Results from previous cultural and physiological studies of red raspberry suggest that primocanes compete with floricanes for light, nutrients and/or photoassimilates. This study was undertaken to determine whether this competition might be reflected in the actual translocation of photoassimilates between the two types of canes. In 1993, pairs of greenhouse grown, potted red raspberry (Rubus idaeus L.) plants contaming one or two floricanes and numerous primocanes were labeled with 14CO2 on four dates corresponding with early anthesis, green fruit, red fruit and post fruit maturity stages of the growing season. For each experiment, either a floricane or a primocane was exposed to 92.5μCi 14CO2 within a sealed bag. After 24 hours, the bag was removed and the presence of label was monitored for up to 11 days. Activity was determined using liquid scintillation. At all developmental stages 14C moved from the labeled floricane to primocanes that were from 2.5 cm to 1.5 m tall and to the roots. Movement was quickest and relatively greatest at early anthesis, dccreascd during fruiting, and was still occuring at 2 months after fruit maturity. Small amounts of label were detected in roots of labeled primocanes at all stages, but trace amounts were present in fruit and other primocanes only at post fruit maturity.
J.A. Sullivan, B.A. Hale, and D.P. Ormrod
Factorial experiments in two growing seasons in open-top field chambers with two or three O3 concentrations and two primocane-fruiting raspberry (Rubus idaeus L.) cultivars were used to obtain dose-response relationships describing the effects of seasonal O3 exposure on raspberry plant vegetative and reproductive growth. At the lower concentration (0.12 μl·liter-1), the response to O3 was nonsignificant. However, at 0.24 μl·liter-1, `Heritage' showed a significant decline relative to the control in cane height, node count, cane diameter, and dry weight. These changes were accompanied by a 52% decrease in yield, caused mainly by a reduction in fruit count. In contrast, vegetative and yield characters of the `Redwing' were not affected by O3.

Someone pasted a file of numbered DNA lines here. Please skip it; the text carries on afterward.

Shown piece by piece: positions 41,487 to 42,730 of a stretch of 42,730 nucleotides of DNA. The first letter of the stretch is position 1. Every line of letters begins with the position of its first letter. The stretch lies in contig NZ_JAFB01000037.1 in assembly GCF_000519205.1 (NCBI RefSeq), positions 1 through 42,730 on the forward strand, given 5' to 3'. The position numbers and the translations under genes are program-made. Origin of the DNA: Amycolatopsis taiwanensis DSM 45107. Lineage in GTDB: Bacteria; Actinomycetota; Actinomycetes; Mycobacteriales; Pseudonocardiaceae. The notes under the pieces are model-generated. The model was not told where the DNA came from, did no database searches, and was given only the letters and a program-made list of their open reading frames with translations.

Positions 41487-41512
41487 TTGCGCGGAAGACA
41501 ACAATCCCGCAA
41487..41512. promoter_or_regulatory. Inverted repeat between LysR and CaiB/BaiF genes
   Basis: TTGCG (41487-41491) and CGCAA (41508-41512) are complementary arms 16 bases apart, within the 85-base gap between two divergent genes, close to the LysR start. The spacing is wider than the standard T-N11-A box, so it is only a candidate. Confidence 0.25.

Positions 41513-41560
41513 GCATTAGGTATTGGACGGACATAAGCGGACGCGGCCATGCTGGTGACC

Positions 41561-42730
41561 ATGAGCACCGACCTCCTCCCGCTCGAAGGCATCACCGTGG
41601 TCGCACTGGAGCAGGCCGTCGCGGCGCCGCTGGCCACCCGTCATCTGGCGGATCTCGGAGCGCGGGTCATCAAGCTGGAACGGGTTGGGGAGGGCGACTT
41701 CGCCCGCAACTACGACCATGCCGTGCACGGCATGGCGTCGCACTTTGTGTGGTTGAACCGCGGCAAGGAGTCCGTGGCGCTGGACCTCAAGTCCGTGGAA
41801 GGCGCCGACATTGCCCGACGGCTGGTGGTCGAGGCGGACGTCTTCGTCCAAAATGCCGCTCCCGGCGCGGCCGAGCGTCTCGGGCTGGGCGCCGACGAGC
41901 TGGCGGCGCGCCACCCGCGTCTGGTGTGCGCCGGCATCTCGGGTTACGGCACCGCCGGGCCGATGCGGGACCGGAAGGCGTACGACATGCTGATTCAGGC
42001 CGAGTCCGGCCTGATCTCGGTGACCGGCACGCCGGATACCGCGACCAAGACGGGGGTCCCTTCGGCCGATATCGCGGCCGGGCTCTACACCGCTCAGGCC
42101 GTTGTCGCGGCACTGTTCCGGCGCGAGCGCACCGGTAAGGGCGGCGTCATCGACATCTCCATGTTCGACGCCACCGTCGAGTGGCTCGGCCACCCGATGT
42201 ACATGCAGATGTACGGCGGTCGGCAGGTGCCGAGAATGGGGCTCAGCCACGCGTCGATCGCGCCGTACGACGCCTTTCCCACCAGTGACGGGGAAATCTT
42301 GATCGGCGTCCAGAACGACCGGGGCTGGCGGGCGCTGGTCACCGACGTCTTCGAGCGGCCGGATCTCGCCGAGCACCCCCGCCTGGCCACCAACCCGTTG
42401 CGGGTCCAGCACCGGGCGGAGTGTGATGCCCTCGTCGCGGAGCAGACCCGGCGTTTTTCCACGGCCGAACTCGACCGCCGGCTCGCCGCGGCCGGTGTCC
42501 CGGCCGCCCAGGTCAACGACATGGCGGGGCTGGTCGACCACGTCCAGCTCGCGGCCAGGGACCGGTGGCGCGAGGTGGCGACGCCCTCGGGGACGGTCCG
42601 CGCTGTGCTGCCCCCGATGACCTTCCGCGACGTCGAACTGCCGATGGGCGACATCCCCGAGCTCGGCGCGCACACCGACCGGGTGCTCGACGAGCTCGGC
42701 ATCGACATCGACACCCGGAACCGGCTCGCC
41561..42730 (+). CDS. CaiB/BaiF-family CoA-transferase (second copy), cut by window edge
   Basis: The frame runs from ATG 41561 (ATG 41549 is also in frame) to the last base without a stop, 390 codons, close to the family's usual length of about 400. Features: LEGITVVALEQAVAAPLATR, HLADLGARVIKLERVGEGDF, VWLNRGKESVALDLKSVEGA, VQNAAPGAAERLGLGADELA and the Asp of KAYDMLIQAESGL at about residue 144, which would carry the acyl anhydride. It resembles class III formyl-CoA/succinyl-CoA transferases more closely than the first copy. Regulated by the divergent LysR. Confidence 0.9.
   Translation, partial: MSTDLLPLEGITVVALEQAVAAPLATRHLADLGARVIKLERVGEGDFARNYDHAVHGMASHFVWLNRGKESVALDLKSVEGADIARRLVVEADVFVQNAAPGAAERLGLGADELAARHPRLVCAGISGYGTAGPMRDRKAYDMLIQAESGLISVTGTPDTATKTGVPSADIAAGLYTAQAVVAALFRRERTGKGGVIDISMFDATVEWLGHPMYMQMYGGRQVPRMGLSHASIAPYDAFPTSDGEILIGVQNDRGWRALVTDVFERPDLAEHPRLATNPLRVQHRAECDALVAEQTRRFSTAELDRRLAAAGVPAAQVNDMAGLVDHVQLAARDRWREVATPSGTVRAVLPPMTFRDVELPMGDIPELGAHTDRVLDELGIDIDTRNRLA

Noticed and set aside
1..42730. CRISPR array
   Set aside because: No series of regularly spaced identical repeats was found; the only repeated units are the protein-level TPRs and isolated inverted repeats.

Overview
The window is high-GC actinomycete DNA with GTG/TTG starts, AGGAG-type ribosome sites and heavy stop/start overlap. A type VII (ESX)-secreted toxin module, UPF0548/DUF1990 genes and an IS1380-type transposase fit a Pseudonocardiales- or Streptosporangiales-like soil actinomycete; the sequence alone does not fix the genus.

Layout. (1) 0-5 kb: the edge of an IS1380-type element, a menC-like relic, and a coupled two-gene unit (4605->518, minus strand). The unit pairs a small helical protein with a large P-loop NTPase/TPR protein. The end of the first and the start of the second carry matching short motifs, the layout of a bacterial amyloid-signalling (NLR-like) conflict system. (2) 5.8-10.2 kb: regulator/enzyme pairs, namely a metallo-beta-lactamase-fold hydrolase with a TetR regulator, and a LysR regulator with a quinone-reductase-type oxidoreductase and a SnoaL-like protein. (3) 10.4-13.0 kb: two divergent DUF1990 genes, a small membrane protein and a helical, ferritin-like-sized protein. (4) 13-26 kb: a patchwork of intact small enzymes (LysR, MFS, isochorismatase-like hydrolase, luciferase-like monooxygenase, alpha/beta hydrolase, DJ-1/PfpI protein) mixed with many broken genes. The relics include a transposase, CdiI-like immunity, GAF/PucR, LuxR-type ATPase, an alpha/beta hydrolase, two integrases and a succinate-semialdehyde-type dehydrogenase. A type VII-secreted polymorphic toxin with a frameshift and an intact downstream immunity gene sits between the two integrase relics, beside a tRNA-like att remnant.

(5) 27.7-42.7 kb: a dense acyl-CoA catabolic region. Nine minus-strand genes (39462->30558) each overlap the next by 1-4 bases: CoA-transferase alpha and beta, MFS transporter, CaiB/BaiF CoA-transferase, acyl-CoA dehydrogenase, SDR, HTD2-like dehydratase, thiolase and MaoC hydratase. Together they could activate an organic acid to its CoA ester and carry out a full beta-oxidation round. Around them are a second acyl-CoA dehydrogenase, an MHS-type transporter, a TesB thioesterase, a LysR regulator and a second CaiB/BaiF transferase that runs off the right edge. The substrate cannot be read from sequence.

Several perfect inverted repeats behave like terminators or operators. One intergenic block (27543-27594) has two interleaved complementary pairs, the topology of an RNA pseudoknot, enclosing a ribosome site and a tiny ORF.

T. Kostman, J. S. Cameron, C. Chen, and S. F. Klauer
The red raspberry industry of the Pacific Northwest depends upon chemical primocane suppression to temporarily reduce competing vegetation during fruit development. This practice increases yield and harvest efficiency, but can reduce cane vigor, number and diameter over time. Few chemicals are available for this purpose and thus the potential of nonchemical alternatives is being explored. The purpose of this project was to evaluate the potential of blown air as a thigmic stress to temporarily suppress primocane growth.
Blown air treatments were applied once (12 PM) or twice (12\4pm) per day, five days per week using a portable leaf blower generating winds of 273 km per hr. Treatments also included several rates of three experimental herbicides and an untreated control. All treatments were applied when primocanes were 10-15 cm in length and blown air treatments continued through fruit development. Primocane development was monitored over the course of the season.
Blown air reduced primocane length by 15-30% prior to harvest giving control equivalent to current chemical methods. Blown air increased cane diameter but reduced yield by reducing fruit numbers. Reductions in fruit numbers are likely due to flowering\fruiting points removed by blown air.
Fumiomi Takeda, D. Michael Glenn, and Thomas Tworkoski